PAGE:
Ouvéa cave hostage taking
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The Ouvéa cave hostage taking was an event that occurred from 22 April 1988 to 5 May 1988 in which members of the separatist group, the National Union for Independence-Kanak and Socialist National Liberation Front took 27 people including a French gendarme and a judge hostage in the island of Ouvéa, New Caledonia demanding instant independence of New Caledonia from France.
The French government refused to negotiate and give in to the groups demands and sent a joint hostage recovery team that consisted of:
- 12 Groupe d'Intervention de la Gendarmerie Nationale (GIGN)
- 15 Commando Hubert
- 30 11e régiment parachutiste de choc (covert unit part of the Directorate-General for External Security)
- 3 Escadron Parachutiste d'Intervention de la Gendarmerie Nationale (EPIGN)
The assault "Operation Victor" was initiated on 4 May at around 10 PM. Around seventy-four operators moved into the forest towards the hostage location. The rebels numbered around 30, and were well armed.
The Commando Hubert operators were tasked to neutralise the AA52 7.5mm medium machine gun which was located at the entrance to the cave and would pin down any approaching force and increase the risk of the hostages being harmed. The 11e choc were to neutralise the other Kanak positions located to the south. A joint GIGN and Commando Hubert team would approach the entrance to the cave where the hostage were located. The attack started at 6:15 AM and the assault teams realised they were in a different position than they should have been. A Puma helicopter that was supposed to provide a noise distraction was three minutes late and 300 metres off target. As a result the separatists were pre-warned of the assault and had time to pull back inside the caves. Some Kanak sentries spotted the approaching assault team who had moved further north than they should have and opened fire, wounding a Commando Hubert operator. Another operator shot and killed the sentry that had fired. Another assault force member was killed as they crossed the open ground in front of the cave. The Commando Hubert team cleared a 50 metre area in front of the machine gun position with flamethrowers.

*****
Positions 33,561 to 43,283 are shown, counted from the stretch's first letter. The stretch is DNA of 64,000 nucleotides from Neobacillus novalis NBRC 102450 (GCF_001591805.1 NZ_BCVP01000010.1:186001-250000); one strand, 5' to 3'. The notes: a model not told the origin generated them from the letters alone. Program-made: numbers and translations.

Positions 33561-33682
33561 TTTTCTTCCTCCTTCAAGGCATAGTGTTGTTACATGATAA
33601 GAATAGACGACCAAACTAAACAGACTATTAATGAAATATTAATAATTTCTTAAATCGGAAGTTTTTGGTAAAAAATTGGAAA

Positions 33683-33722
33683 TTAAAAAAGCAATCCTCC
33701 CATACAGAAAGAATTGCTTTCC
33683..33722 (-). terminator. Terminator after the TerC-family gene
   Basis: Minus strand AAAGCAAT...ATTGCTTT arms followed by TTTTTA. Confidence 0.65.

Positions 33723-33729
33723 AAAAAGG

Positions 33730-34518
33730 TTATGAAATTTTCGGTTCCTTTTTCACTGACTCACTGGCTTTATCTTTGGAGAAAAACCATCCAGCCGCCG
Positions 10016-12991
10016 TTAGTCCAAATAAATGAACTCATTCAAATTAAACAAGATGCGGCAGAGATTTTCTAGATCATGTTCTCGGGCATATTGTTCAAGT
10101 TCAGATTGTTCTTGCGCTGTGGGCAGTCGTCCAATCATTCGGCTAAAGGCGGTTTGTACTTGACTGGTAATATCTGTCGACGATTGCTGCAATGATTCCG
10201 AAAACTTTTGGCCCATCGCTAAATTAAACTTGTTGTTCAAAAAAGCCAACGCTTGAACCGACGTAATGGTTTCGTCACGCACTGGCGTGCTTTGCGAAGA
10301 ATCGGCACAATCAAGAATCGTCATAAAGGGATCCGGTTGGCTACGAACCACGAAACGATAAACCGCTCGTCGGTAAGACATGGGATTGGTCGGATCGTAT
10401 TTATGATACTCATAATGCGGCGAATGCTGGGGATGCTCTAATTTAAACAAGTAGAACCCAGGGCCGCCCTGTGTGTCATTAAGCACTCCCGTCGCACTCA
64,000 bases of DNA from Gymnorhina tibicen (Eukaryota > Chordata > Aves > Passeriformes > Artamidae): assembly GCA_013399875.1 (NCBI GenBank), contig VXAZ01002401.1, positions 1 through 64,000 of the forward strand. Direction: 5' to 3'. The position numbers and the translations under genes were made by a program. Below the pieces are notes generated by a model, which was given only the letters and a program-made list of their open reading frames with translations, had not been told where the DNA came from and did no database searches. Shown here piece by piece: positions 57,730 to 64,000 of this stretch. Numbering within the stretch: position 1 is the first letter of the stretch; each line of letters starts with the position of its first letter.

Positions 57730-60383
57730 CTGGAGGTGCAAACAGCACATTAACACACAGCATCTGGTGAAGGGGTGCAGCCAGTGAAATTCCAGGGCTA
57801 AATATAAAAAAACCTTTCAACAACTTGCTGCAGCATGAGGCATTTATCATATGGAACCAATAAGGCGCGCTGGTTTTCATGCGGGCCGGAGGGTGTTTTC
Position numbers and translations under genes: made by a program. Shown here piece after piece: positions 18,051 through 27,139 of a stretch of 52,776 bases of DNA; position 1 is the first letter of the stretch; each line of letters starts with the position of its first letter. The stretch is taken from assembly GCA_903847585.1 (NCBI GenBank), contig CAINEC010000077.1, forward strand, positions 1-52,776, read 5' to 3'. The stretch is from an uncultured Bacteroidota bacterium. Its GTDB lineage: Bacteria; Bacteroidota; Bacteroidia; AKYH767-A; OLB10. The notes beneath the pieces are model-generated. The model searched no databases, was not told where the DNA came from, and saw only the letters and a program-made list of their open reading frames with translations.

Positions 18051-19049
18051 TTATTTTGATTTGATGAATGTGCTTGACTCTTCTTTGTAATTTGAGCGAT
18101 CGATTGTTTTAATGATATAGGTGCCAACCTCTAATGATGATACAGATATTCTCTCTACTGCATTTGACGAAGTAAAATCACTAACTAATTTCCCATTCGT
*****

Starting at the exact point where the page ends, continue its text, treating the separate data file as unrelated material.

The hostages managed to escape in the confusion, and the Kanak group surrendered but by the end of the assault, nineteen hostage-takers and two members of the military were killed. According to a later report: "Some acts of barbarity have been committed by the French military in contradiction with their military duty". In several autopsies, it appeared that most of the Kanak activists had been executed and the leader of the hostage-takers, Alphonse Dianou, who was severely injured by a gunshot in the leg, had been left without medical care, and died a couple hours later.
- List of hostage crises
- Bernard Pons, French Minister for Overseas Territories at the time, who dealt with the matter.
- Jean Guiart, A drama of ambiguity: Ouvea 1988-89, Journal of Pacific History, June 1997
- Philippe Legorjus, La Morale et l'action, Paris, 1990
- Cédric Michalski, L'Assaut de la grotte d'Ouvéa : Analyse juridique, Paris, 2004 (ISBN 2-7475-6467-3)
- Michel Bernard, GIGN, le temps d'un secret, Bibliophane-Daniel Radford, Paris, 2003
- Antonio Raluy, La Nouvelle-Calédonie. Paris, 1990 (ISBN 2-8653-7259-6)
- Alain Rollat et Edwy Plenel. Mourir à Ouvéa, Le tournant calédonien, Paris, 1988
- A drama of ambiguity: Ouvea 1988-89, Journal of Pacific History, June, 1997[dead link]
- Pacific Magazine: New Caledonia Marks 20th Anniversary Of Ouvea Tragedy[dead link]